The garden, which had chimneys installed in its walls so their heat could help peach trees to grow, has become a tourist attraction. In its heyday, it supplied seven greengrocers in Derry.

The set-up costs for new raised beds, 14 tonnes of soil, expert advice, planting and cleaning up the greenhouse came to about €3,000. Doherty reckons this year the garden will produce salad and herb crops for the restaurant to that value and cover its costs in the first year. The running costs are covered by the Fetac student labour.

Next they want to explore ideas for building an industrial-sized composter with a local engineering firm.

Are his customers thrown by the fact that the menu depends on what is available that day? “They’re used to the menu changing every day because it depends on the fish. We can tell them it will probably be something like this and people appreciate that,” says Doherty.

THE RESTAURANT KITCHEN garden with one of the best views in the country has to be the 200sq m plot on Howth Hill that provides food for Aqua Restaurant on the West Pier at Howth.

Restaurateur Dave Murnane started the garden in spring last year under the guidance of his friend, retired restaurateur Nick Healy. The garden isn’t saving them money but it is broadening everyone’s horizons. “It’s more the freshness and quality, and the knowledge of where it comes from,” he says.

The land is on loan from a resident whose pony-loving children have grown up. In the first season, they made the typical mistake of growing “loads of onions, cauliflowers and cabbages”, which took up most of the space and were easily and cheaply bought from Keelings, their north Dublin supplier. This season they have sown baby beets, turnips and courgettes, and 74 large trays of salad leaves, and more than a dozen large pots of herbs, which the chefs harvest with scissors in the mornings.

Healy used to run Dunderry Lodge near Navan, Co Meath, which had a Michelin star for three years in the 1980s. He had long lectured Murnane about the value of growing your own. “Nick is the gardener,” Murnane says. “I’m more of a ‘gardening-by-Google’ type. He’ll mention something we should try and I’ll look it up online.” One of the young chefs has 90 minutes of garden work a day built into his shift and he does the “lugging and weeding” work.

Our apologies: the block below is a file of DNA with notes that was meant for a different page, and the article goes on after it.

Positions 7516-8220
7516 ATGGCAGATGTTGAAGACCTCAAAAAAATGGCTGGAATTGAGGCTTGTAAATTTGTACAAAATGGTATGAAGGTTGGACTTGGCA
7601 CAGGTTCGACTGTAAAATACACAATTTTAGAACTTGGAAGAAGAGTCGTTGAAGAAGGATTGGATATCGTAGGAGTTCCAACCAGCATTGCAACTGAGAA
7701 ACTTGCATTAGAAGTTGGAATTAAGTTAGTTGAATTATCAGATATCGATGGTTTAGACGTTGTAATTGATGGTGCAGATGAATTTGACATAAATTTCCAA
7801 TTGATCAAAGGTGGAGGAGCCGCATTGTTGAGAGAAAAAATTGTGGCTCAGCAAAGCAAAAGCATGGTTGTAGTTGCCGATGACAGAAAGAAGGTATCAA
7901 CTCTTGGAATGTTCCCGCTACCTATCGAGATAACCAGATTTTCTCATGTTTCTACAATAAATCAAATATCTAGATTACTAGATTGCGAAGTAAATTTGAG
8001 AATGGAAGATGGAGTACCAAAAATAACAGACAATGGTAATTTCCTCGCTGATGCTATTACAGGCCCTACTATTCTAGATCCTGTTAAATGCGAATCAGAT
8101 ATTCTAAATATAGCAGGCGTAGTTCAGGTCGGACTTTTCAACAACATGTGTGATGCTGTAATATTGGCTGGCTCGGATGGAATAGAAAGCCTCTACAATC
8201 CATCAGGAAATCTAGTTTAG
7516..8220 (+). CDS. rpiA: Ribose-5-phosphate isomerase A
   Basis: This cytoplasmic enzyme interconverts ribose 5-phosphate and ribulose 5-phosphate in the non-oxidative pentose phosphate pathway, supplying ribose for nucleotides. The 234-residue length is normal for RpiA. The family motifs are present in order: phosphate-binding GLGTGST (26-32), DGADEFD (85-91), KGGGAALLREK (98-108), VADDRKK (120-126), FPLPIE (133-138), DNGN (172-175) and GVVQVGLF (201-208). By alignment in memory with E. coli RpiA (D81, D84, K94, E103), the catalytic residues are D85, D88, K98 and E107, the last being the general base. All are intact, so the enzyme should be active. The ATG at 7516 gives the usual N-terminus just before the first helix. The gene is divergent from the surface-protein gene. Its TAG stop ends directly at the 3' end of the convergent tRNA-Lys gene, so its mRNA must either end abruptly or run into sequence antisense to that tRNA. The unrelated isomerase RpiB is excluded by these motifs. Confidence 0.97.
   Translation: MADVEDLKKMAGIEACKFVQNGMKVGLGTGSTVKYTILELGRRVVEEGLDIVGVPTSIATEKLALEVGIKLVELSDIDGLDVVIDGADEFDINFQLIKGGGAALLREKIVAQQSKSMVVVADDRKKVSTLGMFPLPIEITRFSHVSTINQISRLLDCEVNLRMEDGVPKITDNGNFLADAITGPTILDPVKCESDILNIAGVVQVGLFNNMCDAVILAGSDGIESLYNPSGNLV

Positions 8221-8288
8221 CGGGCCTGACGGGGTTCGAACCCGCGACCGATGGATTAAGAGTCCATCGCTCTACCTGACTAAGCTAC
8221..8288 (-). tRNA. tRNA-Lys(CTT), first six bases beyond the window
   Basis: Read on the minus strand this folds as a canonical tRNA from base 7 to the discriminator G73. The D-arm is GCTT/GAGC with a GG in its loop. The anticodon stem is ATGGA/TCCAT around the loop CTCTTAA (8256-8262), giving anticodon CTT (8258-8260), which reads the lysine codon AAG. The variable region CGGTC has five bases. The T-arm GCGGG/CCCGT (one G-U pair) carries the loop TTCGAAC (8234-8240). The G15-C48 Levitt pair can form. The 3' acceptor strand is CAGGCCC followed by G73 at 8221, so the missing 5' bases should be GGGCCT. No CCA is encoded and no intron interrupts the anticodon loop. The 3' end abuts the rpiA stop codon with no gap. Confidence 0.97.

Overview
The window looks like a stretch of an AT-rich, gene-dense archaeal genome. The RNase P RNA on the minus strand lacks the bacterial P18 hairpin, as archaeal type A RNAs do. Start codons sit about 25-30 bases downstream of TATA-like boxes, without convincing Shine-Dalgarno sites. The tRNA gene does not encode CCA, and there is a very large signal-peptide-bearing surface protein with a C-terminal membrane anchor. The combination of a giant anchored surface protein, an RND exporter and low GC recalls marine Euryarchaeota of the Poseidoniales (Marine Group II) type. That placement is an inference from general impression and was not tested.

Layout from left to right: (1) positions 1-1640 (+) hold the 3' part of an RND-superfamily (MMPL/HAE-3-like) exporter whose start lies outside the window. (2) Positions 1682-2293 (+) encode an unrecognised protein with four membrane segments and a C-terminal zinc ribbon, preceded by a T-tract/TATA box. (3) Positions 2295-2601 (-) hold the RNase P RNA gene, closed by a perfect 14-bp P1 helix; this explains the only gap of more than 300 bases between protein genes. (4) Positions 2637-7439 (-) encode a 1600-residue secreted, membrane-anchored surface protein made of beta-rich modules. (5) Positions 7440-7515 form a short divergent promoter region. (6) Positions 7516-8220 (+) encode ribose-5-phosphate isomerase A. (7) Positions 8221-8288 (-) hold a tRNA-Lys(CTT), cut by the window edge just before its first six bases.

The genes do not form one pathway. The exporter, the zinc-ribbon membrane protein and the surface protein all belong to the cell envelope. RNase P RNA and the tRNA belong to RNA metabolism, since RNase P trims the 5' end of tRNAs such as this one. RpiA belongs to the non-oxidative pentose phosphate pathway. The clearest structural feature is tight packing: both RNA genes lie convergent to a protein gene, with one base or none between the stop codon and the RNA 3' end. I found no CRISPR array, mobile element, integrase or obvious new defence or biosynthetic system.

Specials in the restaurant now come from what has done well in the hilltop garden. Murnane has kept a blog charting the garden’s progress through sunshine, snow and spring weather.

It details how they get lobsters from their pots in the harbour and last year they had beef from Lambay Island. “It works in an environment like Howth.”

How to start a kitchen garden

Novice food growers should start by focusing on the things that they like to eat, says Michael Kelly, founder of Grow It Yourself (GIY) Ireland. “A lot of people say they grew cauliflower and were surprised to find that they still hated it as much as when they bought it in the shops,” he says.

His second tip is to start really small. “Don’t rotovate [break up] your whole garden. Pick three or five vegetables you really like and one additional one as an experiment.”

The best way to start, especially in a new garden where topsoil is designed for lawns and not plants, is to get a raised bed, Kelly says. “A 4ft-square bed is ideal with 10 to 12 inches depth of soil and compost.”

Making it a metre wide will mean you can reach into the middle without having to stand on the soil. “And it’s modular, so you can add another raised bed next year. We always advise people to allow their expertise to catch up with their enthusiasm.”

When it comes to planting, salads and herbs are a great place to start, Kelly says, because they will give you food within six to eight weeks and you could have salad from a raised bed all year-round, if you manage it well.

Most of us think of planting seedlings in March or April but mizuna and another salad variety, claytonia, can be planted in August and September to give you salad leaves in winter. “Garlic is also a good starter because it doesn’t need huge space. You can plant them four inches apart.”

Becoming self-sufficient in one vegetable is particularly satisfying. Thyme and rosemary plants can be bought as seedlings or more mature plants and give great value, while radishes will produce a crop after three to four weeks. “And I think they’re delicious with a bit of butter and lots of salt.”

In September GIY Ireland will be inviting chefs, restaurateurs and hotel owners to a discussion about growing their own food at their annual get-together in Waterford.


Source: Irish Times – Salad Days Are Here Again